London Fire Brigade

Brigade offers flood safety advice

11 February 2014

London Fire Brigade has today issued safety advice to people affected by flooding.

Whilst Greater London has generally not been affected as badly as other parts of the country, some areas close to the Thames and other parts of the capital have suffered severe flooding. Firefighters in Croydon continue to pump 24,000 litres a minute from a stricken waterworks.

The Brigade’s Assistant Commissioner for Operational Resilience, Steve Hamm, said:

“If you think your home or business could be at immediate risk of flooding, it’s important to turn off your gas, electricity and water before flood water enters your home.

“It’s vital that you stay well away from flood water outside as there can be hidden dangers under the water. Water often looks harmless but it’s impossible to see how powerful the current is until it’s too late.

“The Brigade is ready and prepared to help with both pumping equipment and rescue gear, such as inflatable boats, if needed.”

The Brigade has issued three top flooding safety tips:

  1. Put people before property.  Move your family and pets upstairs or to a high place if your home floods.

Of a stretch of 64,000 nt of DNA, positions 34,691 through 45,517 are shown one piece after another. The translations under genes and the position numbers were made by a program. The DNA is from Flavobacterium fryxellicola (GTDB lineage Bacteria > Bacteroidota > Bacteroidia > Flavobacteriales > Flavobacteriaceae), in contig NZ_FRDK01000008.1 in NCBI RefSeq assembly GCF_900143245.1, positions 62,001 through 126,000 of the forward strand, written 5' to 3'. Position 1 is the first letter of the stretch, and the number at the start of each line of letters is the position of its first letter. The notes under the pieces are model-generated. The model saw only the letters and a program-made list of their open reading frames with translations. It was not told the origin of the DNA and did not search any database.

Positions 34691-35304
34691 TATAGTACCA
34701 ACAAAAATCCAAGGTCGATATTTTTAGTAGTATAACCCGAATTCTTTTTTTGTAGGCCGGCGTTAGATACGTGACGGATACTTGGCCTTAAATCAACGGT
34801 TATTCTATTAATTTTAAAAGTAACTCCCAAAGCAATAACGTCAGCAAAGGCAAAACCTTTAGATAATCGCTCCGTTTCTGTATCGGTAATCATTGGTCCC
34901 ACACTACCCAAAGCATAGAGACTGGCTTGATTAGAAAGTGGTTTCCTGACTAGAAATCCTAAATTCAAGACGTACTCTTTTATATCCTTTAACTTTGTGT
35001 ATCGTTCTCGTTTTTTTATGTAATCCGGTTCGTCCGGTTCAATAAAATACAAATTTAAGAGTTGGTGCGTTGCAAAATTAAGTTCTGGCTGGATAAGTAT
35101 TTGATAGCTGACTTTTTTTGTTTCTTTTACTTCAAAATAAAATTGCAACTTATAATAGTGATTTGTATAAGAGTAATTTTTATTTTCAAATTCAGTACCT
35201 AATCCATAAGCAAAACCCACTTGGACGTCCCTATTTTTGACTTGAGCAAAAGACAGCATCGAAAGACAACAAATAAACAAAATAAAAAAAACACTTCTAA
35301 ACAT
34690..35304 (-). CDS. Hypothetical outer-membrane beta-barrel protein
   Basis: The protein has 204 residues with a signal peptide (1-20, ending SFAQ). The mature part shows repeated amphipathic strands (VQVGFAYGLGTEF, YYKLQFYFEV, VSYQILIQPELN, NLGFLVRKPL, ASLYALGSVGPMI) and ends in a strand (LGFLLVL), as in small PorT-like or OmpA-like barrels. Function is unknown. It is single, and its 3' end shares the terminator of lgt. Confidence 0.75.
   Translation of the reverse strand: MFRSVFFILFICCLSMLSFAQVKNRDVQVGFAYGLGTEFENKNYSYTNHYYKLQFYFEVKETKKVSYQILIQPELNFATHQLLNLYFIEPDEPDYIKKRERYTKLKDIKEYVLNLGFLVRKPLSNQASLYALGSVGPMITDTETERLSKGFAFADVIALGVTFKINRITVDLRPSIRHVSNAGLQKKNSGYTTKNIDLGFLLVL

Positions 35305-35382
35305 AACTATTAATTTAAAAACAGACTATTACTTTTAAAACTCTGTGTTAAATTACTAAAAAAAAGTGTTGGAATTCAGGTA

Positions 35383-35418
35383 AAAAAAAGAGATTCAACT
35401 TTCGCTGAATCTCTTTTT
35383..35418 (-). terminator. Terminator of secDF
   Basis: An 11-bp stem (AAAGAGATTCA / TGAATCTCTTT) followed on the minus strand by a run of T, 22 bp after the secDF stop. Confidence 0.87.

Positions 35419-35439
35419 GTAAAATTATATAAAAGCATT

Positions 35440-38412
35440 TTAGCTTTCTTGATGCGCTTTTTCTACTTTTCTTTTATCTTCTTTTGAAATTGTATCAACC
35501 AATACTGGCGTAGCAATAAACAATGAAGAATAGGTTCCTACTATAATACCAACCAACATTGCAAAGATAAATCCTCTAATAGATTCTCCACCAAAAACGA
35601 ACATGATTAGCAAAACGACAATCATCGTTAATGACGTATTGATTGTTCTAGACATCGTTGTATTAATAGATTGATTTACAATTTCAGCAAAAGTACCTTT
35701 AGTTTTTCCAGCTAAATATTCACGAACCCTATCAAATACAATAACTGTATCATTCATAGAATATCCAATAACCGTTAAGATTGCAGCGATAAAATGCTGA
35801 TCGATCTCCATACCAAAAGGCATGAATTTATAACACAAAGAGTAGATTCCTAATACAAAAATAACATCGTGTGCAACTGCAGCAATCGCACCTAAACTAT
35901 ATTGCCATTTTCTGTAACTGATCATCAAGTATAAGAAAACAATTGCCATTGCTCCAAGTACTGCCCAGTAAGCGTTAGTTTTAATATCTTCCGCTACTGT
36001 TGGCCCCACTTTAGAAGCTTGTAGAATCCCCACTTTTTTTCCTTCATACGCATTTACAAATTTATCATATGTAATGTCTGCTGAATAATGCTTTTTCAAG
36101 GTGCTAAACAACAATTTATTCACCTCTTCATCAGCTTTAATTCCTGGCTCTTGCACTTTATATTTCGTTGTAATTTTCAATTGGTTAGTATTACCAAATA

2. Stay well away from flood water and talk to children about how dangerous it can be to play in the water.
  3. During a flood, don’t go out unless you have to. Remain calm and call 999 if you are in danger.

The Brigade also pointed out that there is also a serious danger posed by carbon monoxide fumes from the indoor use of generators to dry out buildings. More advice about the dangers of carbon monoxide can be found here.

The Brigade has a range of equipment which can be used to help rescue people trapped by flood water, pump water away and protect properties. It has 14 fire rescue units, several of which are equipped with water rescue equipment such as inflatable rescue boats. It also has six high volume pumps.

The Brigade also has four specialist flood response kits, each of which contains rigid flood rescue boats and paddles and rigid floating pontoons, which can be used to make bridges and walkways to rescue people. They contain protective dry suits and boots to be worn by fire crews when rescuing people from flooded areas.

If flooding has been predicted for your area, listen out for information on the TV and radio, and keep an eye on the Environment Agency’s website.

Ends

Notes to editors
Government advice on flooding can be found here.